The Indo-West Pacific is the most diverse shallow water marine environment on Earth. Within this area of diversity, the Coral Triangle, bounded by Indonesia, the Philippines, and Papua New Guinea, represents the epicenter of marine biodiversity for a variety of taxa ranging from fish to mangroves [8,9]. Three major theories have been postulated to explain why that region contains such a rich fauna. The Center of Overlap postulates that the Coral Triangle has an elevated species richness because it lies at an ecotone between the Indian and Pacific oceans and thus draws from both species pools [10–12]. The Center of Accumulation reflects upon the generalized patterns of oceanic movement, drawing from the Pacific into the Coral Triangle, suggesting that species will be flushed into the Coral Triangle [13,14], while the Center of Origin draws upon the region’s tumultuous geological past and dynamic rise and fall of oceans to create vicariant events which would allow for rapid rates of speciation [15,16]. Furthermore, a non-exclusive Center of Survival theory suggests that extinction rates are reduced within the Coral Triangle allowing for the maintenance of high species diversity [7,17]. While each of these theories has empirical evidence to support it, ascribing a single overarching theory is perhaps simplistic. Rather, a multi-theory, pluralistic approach may best explain the high diversity in the Coral Triangle, and by extension the western parts of Melanesia .
Diversity in the Indo-West Pacific is not homogenous, but occurs along a longitudinal gradient such that as one moves east from the Coral Triangle towards Samoa there is a sharp decline in the number of species. Although this gradient was first described in the early 20th century, the mechanisms underlying this pattern are not readily apparent as there are few obvious allopatric barriers to dispersal for marine organisms [19,20]. Moreover, while the pattern has been described at the gross level, the relative contribution of individual taxonomic groups towards that diminution has not been fully explored, and could be important for delineating areas of endemism. Additionally, the relationship this radial loss of diversity has on the composition of local reef communities has not been quantified.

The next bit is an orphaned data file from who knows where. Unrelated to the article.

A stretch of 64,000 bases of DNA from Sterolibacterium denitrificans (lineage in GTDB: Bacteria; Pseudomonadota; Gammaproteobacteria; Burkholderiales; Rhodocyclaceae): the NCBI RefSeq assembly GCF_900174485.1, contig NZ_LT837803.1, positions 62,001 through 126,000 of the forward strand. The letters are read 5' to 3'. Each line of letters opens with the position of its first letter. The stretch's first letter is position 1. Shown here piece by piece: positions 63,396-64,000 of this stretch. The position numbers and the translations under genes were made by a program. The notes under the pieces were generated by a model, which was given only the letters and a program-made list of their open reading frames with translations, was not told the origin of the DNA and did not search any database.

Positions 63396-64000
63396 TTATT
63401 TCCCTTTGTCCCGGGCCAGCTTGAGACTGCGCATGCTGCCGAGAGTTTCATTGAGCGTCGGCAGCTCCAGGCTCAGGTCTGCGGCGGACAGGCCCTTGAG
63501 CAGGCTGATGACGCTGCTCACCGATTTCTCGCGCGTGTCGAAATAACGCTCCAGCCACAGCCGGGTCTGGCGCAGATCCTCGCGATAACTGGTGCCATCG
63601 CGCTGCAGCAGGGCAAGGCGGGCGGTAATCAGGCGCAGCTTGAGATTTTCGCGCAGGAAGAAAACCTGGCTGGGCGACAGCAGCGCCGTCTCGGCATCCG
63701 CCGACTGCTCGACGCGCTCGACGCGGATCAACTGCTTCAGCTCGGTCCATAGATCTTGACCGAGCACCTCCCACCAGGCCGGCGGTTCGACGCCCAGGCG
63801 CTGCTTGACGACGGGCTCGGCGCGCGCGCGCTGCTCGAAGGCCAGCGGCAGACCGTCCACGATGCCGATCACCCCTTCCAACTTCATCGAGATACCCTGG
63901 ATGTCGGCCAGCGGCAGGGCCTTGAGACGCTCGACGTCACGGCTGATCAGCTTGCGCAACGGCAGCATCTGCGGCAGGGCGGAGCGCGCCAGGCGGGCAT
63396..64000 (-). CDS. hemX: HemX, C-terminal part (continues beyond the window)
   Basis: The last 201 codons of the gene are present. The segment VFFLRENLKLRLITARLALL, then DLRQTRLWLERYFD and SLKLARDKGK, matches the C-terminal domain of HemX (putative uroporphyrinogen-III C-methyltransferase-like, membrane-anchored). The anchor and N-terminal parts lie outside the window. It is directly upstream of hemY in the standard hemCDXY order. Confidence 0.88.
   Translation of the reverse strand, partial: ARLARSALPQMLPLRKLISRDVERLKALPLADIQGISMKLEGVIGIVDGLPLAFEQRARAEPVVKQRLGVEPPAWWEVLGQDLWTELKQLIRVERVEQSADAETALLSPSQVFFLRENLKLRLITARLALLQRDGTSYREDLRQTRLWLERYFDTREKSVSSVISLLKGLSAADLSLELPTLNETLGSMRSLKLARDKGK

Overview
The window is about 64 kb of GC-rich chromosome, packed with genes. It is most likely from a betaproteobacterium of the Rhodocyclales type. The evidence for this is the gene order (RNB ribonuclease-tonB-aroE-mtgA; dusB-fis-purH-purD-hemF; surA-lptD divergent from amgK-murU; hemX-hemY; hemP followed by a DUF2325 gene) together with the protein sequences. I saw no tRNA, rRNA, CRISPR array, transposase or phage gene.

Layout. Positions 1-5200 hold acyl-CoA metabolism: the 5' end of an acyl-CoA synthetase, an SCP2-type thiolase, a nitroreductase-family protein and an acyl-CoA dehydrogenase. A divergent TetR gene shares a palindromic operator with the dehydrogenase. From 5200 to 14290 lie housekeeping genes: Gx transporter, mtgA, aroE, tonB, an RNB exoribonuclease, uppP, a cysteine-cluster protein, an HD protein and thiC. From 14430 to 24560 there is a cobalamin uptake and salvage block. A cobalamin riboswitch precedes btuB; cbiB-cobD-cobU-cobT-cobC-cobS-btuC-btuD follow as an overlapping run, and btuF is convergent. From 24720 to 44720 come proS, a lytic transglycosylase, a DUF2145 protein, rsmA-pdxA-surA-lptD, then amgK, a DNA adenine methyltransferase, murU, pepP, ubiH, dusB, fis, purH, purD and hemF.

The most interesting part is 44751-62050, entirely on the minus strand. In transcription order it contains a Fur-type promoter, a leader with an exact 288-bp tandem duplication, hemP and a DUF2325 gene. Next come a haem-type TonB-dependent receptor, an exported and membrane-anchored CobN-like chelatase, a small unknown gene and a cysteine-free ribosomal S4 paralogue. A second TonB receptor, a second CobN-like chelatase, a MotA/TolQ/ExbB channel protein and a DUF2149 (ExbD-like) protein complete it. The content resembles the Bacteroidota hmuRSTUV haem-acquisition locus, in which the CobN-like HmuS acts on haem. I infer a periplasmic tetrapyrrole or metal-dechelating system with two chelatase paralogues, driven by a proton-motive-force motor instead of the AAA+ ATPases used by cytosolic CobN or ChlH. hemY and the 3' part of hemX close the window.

The islands of Melanesia (from west to east), Papua New Guinea, The Solomon Islands, New Caledonia, Vanuatu, Fiji, Tonga and Samoa (including American Samoa), span approximately 44 degrees of longitude and contain over 35,000 km2 of reef area, with a general trend of greater habitat availability in the more species-rich west than in the smaller, and less diverse, archipelagos of the east (Fig 1, Fig 2, Table 1). The reefs within this region are largely oceanic in origin and are fairly evenly distributed with the notable exception of an 800-kilometer stretch of deep water overlaying the Fiji Basin, which lies between Vanuatu and Fiji (Fig 1). This approximately 12 million-year-old gap  is deep and contains no extant shallow water habitats for adult coral reef organisms. Stepping-stone islands are important in the colonization of islands in Melanesia [22,23] because they provide intermediate habitat for species, reducing but not eliminating the impacts of dispersal limitation on communities . The lack of habitat between the eastern and western habitat has been important in structuring terrestrial arthropod communities  and may also play a role in aquatic ecosystems.
Countries are ordered from west to east along the x-axis, with Papua New Guinea being the westernmost site.